What does Secured Debt mean?
Secured debt is any debt backed by a mortgage, pledge of collateral, or other lien. Secured debt can also be any debt for which the creditor has the right to pursue specific pledged property upon default. Some examples include home mortgages, auto loans and tax liens.
Debtors who file Chapter 7 bankruptcy may have forfeited their right to keep certain secured debts which are not exempt from the bankruptcy process. After the debtor files Chapter 7, a trustee is assigned to the case and will identify the nonexempt assets and potentially liquidate the secured assets to repay the creditors.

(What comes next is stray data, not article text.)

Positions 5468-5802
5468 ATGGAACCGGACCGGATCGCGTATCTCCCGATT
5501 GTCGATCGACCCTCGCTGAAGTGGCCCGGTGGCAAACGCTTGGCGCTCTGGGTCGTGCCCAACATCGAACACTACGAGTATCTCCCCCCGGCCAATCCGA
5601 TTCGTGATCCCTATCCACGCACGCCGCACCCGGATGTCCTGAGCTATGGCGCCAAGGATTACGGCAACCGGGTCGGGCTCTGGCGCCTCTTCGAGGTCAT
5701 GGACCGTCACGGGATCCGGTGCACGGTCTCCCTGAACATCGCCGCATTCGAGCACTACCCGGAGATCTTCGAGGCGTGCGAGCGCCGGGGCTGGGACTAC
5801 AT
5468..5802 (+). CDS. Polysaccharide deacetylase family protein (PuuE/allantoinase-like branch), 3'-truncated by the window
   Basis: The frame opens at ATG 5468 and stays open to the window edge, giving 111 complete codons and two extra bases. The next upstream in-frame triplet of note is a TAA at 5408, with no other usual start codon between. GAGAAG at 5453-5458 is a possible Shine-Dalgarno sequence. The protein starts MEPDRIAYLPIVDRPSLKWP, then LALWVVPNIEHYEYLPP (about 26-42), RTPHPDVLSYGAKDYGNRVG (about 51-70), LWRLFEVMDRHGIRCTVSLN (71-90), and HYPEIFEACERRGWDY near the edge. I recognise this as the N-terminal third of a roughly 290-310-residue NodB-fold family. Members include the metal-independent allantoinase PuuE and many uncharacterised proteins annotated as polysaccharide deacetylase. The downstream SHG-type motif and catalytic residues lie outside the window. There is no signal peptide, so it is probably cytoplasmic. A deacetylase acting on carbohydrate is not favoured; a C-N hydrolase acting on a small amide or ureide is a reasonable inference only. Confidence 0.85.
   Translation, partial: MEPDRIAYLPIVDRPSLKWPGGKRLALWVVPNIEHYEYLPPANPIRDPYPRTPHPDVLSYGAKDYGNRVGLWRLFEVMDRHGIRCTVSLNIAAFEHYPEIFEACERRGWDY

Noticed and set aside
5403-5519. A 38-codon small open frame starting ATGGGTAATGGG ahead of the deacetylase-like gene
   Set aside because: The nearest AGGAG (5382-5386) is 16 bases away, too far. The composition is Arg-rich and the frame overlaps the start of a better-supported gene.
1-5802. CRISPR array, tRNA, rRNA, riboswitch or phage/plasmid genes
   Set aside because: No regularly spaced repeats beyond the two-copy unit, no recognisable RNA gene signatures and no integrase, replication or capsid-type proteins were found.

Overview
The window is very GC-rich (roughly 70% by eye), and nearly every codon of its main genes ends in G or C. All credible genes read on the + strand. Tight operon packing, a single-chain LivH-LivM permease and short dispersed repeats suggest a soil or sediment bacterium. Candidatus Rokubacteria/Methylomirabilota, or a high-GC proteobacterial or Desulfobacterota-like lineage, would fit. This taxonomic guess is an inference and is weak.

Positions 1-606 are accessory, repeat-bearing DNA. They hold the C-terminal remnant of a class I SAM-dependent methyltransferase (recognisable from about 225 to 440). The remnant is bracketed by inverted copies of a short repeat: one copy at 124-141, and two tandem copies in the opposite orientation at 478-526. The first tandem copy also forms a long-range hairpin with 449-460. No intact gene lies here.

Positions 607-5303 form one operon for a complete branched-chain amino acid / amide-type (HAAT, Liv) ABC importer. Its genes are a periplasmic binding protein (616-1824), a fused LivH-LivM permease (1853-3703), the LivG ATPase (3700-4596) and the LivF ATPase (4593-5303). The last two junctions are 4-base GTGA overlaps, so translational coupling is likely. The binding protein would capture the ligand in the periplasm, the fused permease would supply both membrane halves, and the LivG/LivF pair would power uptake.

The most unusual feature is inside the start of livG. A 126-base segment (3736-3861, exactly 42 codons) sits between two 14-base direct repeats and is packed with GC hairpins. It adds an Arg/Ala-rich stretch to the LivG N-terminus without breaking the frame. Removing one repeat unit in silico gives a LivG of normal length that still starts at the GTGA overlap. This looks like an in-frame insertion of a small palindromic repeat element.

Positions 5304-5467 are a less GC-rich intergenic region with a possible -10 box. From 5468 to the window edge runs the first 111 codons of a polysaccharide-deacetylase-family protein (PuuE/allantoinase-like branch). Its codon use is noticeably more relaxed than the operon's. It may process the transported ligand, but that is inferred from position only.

Debtors who file Chapter 13 bankruptcy may generally keep their secured assets by creating a Chapter 13 repayment plan and continuing to make payments for debts over a 3 to 5 year period. Failing to meet the obligations of the repayment plan can result in the ultimate repossession of secured assets.
Secured debts are not discharged by filing Chapter 7 or Chapter 13 bankruptcy. For instance, if you have mortgage debt or you own money for a car loan, this cannot be discharged in bankruptcy. Bankruptcy is used to discharge certain unsecured debts such as medical bills and credit card debts.